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Council may hire former judge for Fisk investigation

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Springfield City Council is considering a new motion that would bring on a retired judge in the investigation into alleged ethics violations by Councilwoman Jan Fisk.

Fisk, who has said she will not seek re-election in 2020, has faced multiple allegations by whistleblower Linda Simkins, a retired litigation paralegal and community activist who has sought to remove the councilwoman from office. Fisk, according to Simkins’ complaints, allegedly did not disclose the potential for personal gain in financial contracts with the city — related to her stake in J. Howard Fisk Limousines Inc. — and private interest in legislation regarding Galloway Village blight. Additionally, one complaint alleges the councilwoman has unpaid taxes on property she owns with her husband and son.

The city first hired St. Louis attorney Kevin O’Keefe as outside counsel on the case, and now, council is scheduled to vote at its Oct. 7 meeting on whether to bring on retired local lawyer and judge Kenneth Thompson as a hearing examiner, according to a news release. Thompson, according to the resolution going before council Monday, would be authorized to conduct a hearing and “make written findings of fact and conclusions of law as to a determination concerning the propriety of the conduct of Councilmember Fisk, and to file such findings and conclusions with the City Council for such further action as the council may determine.”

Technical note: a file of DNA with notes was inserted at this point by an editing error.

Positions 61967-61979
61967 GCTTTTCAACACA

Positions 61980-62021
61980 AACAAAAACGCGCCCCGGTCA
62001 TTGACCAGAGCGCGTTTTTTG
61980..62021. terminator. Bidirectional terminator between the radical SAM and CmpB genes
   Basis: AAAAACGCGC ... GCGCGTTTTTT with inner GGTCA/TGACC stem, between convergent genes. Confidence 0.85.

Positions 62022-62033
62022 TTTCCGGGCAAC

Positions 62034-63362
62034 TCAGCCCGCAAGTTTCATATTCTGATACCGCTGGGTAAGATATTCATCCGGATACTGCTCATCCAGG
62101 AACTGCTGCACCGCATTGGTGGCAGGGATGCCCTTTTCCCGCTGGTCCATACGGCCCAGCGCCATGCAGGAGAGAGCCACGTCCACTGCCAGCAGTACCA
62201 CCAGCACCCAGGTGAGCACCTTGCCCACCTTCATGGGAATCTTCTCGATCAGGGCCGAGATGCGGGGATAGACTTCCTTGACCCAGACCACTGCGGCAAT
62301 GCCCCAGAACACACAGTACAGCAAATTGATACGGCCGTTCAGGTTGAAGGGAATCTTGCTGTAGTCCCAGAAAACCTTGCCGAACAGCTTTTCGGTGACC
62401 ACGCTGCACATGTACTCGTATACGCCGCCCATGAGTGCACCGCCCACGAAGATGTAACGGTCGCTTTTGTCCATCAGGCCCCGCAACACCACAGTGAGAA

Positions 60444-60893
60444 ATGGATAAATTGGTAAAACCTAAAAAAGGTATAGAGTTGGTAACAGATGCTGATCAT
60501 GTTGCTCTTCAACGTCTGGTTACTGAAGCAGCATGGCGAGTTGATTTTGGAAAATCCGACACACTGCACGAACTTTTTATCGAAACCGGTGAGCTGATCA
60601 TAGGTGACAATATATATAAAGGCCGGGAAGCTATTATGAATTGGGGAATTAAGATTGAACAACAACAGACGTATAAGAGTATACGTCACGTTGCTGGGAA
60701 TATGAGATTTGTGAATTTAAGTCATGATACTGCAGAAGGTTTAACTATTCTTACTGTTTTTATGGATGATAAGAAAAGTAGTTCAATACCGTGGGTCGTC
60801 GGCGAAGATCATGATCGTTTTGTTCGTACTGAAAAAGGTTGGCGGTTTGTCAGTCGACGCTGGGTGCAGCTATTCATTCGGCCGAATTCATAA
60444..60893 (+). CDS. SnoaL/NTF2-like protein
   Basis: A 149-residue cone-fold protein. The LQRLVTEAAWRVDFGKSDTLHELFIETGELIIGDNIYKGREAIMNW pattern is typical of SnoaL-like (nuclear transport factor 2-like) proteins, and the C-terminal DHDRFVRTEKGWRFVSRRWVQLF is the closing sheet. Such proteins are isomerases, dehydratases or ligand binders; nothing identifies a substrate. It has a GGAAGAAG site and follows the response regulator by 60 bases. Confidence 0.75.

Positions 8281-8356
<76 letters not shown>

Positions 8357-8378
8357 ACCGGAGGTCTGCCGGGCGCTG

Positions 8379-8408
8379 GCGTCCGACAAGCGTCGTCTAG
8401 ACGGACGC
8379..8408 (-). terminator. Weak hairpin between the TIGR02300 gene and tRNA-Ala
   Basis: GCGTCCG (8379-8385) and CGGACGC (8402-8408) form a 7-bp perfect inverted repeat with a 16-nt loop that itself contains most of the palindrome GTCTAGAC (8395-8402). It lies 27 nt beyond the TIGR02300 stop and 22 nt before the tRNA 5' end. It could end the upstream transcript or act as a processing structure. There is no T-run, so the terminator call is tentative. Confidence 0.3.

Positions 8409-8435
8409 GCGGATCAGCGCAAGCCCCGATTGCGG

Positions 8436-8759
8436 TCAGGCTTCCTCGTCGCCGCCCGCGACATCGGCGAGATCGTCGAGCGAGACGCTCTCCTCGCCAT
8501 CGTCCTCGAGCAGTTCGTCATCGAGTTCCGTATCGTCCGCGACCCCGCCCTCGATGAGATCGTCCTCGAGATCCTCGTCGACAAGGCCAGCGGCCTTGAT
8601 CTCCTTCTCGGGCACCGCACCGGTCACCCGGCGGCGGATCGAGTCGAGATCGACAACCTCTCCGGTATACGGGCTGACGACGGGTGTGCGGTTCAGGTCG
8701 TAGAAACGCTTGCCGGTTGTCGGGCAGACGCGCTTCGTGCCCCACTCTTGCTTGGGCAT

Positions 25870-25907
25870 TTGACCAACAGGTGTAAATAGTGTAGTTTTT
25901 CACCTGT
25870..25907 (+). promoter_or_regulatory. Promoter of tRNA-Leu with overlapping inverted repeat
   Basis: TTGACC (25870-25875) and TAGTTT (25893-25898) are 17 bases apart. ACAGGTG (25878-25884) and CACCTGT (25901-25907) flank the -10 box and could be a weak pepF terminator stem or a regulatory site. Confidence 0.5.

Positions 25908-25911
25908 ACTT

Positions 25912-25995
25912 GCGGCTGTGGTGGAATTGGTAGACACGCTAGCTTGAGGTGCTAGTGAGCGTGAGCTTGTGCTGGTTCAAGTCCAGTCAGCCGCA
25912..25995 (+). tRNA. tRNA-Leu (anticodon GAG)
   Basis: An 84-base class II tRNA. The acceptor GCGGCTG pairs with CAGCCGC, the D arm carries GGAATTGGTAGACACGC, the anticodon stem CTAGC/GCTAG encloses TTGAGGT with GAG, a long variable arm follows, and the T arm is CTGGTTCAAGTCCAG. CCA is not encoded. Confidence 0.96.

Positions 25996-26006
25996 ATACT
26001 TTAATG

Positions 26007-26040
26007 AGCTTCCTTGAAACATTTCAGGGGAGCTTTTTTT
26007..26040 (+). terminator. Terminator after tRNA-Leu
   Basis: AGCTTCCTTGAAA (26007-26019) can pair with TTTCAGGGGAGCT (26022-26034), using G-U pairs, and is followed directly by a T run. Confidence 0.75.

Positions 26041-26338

Reached this morning, O’Keefe said he and Thompson would “play significantly different roles,” should council hire the hearing examiner.

“My role is to assist the council in formulating and presenting its case under the city code,” O’Keefe said, noting Springfield City Attorney Rhonda Lewsader and her staff recused themselves from the case. “The hearing examiner is to serve as a judge to hear that case.”

If council passes the resolution, city spokeswoman Cora Scott said Thompson would be paid $225 per hour for his services. O’Keefe on Sept. 24 submitted his findings to the city, indicating allegations related to the nondisclosure of a city contract with Fisk Limousines should be examined further. Thompson dismissed the other complaints, according to documents provided by the city.

“It is axiomatic that the appearance of impropriety can be as damaging to public confidence in government as actual misconduct,” O’Keefe wrote in his findings. “A cautious legislator leans toward transparency and disclosure of even marginally problematic circumstances so as to avoid risking public confidence due to misunderstanding or nondisclosure. Fellow council members can rightly feel – and express – disappointment and chagrin with conduct that falls short of the mark.”

A request to refer the matter to a hearing examiner was signed by all council members — minus Fisk — on Sept. 24. The request indicates the Missouri Ethics Commission found grounds to support potential violations of city code, specifically that Fisk has a financial interest in Fisk Limousines, which conducts business with the city.

O’Keefe previously was hired by council members in 2015, when former Councilwoman Kristi Fulnecky faced a challenge to her ability to serve on council over tax issues, according to past Springfield Business Journal reporting. Fulnecky resigned in 2018, citing a move outside Springfield city limits.

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